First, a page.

Kabuki Theater of Iran Deal Debate Comes With Costs

Kabuki Theater of Iran Deal Debate Comes With Costs
Congressmen speak together before Secretary of State John Kerry arrives to testify at a Senate Foreign Relations Committee hearing, Washington, July 23, 2015 (AP photo by Andrew Harnik).

Over the next few weeks, as Congress prepares to vote on the Iran nuclear deal, the American people are going to be bombarded with arguments both for and against it. The critics will argue that the United States has given Iran carte blanche to pursue nuclear weapons and destabilize the region; the supporters will say that the deal’s opponents offer no alternative for stopping Iran’s nuclear aspirations.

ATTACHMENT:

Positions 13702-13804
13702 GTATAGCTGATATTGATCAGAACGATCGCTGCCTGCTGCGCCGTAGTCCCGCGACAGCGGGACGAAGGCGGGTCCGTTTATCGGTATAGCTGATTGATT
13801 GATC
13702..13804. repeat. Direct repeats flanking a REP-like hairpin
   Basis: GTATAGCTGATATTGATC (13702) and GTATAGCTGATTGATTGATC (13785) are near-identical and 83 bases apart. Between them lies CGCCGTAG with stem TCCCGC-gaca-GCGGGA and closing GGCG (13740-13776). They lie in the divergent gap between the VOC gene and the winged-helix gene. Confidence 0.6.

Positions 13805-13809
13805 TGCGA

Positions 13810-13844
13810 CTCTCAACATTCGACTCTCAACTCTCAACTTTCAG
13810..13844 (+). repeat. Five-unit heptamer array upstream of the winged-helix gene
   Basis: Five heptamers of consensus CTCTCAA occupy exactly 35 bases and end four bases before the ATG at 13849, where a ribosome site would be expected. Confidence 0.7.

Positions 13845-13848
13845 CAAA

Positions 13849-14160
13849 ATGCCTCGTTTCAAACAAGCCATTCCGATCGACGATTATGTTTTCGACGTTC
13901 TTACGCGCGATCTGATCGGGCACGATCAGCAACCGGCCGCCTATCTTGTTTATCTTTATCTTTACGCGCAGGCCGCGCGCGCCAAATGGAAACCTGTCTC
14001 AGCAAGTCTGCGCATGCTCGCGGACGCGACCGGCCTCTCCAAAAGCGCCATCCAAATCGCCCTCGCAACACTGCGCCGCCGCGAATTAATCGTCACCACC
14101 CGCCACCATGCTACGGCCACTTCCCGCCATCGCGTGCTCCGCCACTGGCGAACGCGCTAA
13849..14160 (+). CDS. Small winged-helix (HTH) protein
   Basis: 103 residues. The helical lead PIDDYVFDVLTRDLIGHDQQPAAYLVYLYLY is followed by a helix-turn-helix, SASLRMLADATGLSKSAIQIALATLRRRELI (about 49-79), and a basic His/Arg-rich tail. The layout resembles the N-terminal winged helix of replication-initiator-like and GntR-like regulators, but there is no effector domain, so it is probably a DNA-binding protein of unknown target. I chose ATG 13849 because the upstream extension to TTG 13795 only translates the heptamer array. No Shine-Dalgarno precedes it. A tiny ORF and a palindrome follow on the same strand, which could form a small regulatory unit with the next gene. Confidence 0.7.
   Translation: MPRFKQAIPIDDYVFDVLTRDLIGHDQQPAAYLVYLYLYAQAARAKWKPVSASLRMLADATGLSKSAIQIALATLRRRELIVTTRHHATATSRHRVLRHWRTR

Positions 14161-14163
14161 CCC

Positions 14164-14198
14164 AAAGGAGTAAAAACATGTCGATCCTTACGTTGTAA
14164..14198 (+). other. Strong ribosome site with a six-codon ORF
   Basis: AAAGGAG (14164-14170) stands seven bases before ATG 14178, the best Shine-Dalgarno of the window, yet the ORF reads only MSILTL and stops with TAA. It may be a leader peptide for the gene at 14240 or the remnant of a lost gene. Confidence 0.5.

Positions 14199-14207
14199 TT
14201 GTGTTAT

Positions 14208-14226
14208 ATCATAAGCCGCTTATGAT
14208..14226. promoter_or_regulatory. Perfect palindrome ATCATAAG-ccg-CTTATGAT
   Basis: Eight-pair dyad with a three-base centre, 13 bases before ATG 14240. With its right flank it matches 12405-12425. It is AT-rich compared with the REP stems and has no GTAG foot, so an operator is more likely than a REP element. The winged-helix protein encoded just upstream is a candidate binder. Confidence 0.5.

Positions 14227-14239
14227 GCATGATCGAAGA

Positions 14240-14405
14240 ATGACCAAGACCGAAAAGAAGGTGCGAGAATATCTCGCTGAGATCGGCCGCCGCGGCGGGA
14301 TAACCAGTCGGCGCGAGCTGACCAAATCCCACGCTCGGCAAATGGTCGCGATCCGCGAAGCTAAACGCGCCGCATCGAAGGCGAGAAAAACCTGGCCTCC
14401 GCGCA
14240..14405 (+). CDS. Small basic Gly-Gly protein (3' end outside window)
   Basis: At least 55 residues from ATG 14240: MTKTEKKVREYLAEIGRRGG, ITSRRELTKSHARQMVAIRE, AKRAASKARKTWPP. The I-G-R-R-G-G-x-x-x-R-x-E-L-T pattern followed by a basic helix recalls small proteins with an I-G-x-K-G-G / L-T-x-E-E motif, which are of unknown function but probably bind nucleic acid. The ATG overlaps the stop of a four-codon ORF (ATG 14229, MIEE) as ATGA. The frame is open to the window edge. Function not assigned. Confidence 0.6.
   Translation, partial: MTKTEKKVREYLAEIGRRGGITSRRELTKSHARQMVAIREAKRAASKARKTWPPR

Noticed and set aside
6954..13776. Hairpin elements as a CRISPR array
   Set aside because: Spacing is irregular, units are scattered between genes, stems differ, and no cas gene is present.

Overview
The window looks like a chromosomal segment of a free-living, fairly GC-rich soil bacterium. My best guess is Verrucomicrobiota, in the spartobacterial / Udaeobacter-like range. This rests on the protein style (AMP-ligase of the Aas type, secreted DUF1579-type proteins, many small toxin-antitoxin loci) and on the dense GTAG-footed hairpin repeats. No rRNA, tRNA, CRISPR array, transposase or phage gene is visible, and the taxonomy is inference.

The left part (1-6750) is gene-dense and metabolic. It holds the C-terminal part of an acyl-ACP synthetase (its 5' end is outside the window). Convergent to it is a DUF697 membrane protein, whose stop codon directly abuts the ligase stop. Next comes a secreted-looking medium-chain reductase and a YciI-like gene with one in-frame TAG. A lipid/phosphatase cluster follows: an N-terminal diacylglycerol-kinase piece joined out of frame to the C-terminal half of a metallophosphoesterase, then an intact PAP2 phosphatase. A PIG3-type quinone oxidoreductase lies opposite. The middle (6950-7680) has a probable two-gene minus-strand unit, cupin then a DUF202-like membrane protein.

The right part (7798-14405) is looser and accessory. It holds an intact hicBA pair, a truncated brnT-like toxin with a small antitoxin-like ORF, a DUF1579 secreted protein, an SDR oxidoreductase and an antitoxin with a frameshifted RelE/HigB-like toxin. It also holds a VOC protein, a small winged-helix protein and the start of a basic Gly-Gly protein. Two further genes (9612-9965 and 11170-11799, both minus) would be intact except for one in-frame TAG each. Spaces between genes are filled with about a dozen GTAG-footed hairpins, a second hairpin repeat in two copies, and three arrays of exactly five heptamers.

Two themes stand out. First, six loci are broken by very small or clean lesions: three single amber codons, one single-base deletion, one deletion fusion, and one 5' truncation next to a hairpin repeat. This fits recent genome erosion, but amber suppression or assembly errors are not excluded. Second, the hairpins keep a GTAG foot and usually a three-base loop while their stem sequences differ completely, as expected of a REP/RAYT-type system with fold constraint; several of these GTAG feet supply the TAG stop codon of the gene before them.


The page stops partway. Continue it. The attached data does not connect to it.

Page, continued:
The lobbying, the accusations of bad faith, the references to the Holocaust and the demonizing of critics will be intense. But here are the two dirty little secrets about the Iran deal: Congress isn’t going to stop it, and no one in Washington really wants to.

Sure, there will be a few dead-enders and warmongers who want to kill it, but by and large, nearly everyone, from the Democrats and the Republicans to the Israelis and the hardliners in Tehran, want to see this deal go through.

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